Most of us have heard of Audacity in connection with making ringtones. But it has many more uses, such as recording live audio from a voice or from musical instruments, creating audio books, mixing music, and so on. This article gives readers a good introduction to the software.
Audacity is a free, multi-track audio editor and recorder. An open source tool for speech analysis, its interface is translated into many languages, and its source code is available from https://github.com/audacity/audacity.
Audacity has several functionalities. It is used to:
- Record live audio from voice or musical instruments
- Record audio from the system (e.g., Media Player, YouTube audio, etc)
- Create podcasts by mixing voice with background music
- Deploy audio from any external recording device (tape decks, radio, video cassette recorders, personal video recorders, DVD players, TVs, etc) to the digital format (CD, computer, portable music player, etc)
- Edit sound files with extensions like WAV, AIFF, FLAC, MP2, MP3, etc
- Apply many effects, such as removing vocals from a song, changing the pitch/speed/frequency/amplitude of the audio, generating or removing the noise, etc
- Split an audio into separate tracks
- Export audio files to iTunes
- Create audio books for kids
- Plot the spectrum and spectrogram of a sound file
Audacity is a cross-platform tool, available for Windows, Mac and Linux. Its latest version is Audacity 2.1.2. There are many ways to get this software:
- From the official Audacity website
- From the Ubuntu Apps Directory (for Linux)
- From the SourceForge website
After downloading the software, the installation process is very simple to follow, as directed by the installation wizard.
Getting familiar with the Audacity environment
Audacity offers various functionalities. Some of them are explored here by using the screenshots from Audacity’s official documentation website (Reference 4). Interested readers could refer to this site for more details.
The most commonly used toolbars are described below.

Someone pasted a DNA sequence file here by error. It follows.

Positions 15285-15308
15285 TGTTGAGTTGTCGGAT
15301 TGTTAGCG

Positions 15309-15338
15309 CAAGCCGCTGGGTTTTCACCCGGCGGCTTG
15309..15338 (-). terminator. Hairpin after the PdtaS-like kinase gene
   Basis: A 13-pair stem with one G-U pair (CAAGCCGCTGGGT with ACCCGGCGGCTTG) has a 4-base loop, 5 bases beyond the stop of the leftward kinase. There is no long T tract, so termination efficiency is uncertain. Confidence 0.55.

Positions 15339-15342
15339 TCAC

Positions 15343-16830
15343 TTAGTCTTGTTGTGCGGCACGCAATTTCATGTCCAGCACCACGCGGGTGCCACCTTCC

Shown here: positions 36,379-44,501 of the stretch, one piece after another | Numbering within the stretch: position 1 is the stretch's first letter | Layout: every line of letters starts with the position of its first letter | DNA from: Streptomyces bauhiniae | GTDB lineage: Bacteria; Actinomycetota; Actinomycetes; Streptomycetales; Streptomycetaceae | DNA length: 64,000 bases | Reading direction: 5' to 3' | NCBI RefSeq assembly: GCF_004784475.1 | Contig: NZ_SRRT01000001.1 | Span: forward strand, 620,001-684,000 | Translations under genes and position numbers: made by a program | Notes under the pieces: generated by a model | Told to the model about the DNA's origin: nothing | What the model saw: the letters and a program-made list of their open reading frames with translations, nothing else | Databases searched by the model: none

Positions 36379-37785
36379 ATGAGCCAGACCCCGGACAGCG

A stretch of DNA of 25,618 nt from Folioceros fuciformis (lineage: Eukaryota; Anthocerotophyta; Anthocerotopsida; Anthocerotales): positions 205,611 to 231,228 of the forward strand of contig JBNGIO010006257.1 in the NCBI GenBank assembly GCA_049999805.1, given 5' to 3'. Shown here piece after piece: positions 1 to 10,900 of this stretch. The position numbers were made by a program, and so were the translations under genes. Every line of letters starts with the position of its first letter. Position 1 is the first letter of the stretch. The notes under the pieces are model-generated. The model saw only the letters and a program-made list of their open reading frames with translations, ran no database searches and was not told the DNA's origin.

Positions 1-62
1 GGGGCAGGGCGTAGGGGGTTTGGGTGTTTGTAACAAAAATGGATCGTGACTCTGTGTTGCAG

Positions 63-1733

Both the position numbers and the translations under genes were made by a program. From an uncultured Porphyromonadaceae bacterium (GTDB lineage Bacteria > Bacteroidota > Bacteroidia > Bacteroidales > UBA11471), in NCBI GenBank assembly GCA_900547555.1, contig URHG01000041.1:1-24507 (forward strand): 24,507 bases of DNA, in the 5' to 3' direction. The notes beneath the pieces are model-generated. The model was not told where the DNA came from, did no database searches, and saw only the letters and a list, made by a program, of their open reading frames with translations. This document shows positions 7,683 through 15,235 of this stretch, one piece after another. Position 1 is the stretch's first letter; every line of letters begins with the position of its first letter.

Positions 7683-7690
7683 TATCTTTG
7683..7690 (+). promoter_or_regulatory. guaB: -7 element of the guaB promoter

Transport Toolbar: This manages recording and playback.
Tools Toolbar: This is used for audio selection, volume adjustment, zooming and time-shifting.
Recording Meter Toolbar: This displays recording levels.
Edit Toolbar: This has features such as cut, copy, paste, trim audio, silence audio, undo, redo, sync-lock, zoom, etc.
Device Toolbar: This selects the audio host, recording device, recording channels and playback device.
- The Audio Host selects a specific interface, using which Audacity connects with the selected playback and recording devices. In Windows, MME is the default setting and is compatible with almost all audio devices, while on Linux the option is ALSA.
- The Recording Device can be chosen as per requirements. The internal microphone (the default recording device of your system) or the external microphone (like your headphones’ microphone) is selected when recording your own audio. Stereo Mix should be selected if you want to record the audio from your system (say, from Media Player).
- Recording Channels can either be mono, stereo or as specified by sound device drivers.
- For a mono recording device (most microphone ports), selecting ‘2 (Stereo)’ in Recording Channels copies the mono source to both channels, producing a dual mono recording.
- For a stereo device, setting Recording Channels to ‘2 (Stereo)’ ensures that any settings in the system or sound device control panels are stereo.
- In order to select the Playback Device, choose the built-in or attached sound device that you want to use for playback. In Windows, the default Playback Devices are Speakers and Headphones (IDT high definition audio codec), where IDT is the name of the sound card manufacturer.
You will observe two vertical bars to the right, which are meant for resizing the toolbar by clicking and dragging on the bars.
Mixer Toolbar: This has the following features.
Recording volume slider: Sets the recording volume (on the left side)
Playback volume slider: Sets the playback volume (on the right side)
Stereo audio track: Figure 4 shows the separate components of an Audacity stereo track. The signal in the top panel and the vertical scale represent the left channel, while the signal in the bottom panel and the vertical scale represent the right channel.
By clicking on Mute in the Track Control panel, you can mute the selected track and listen to all other parallel tracks, if any. By clicking on Solo, only the selected track is played.
Importing and playing existing files: Follow the instructions given below to import and play existing files.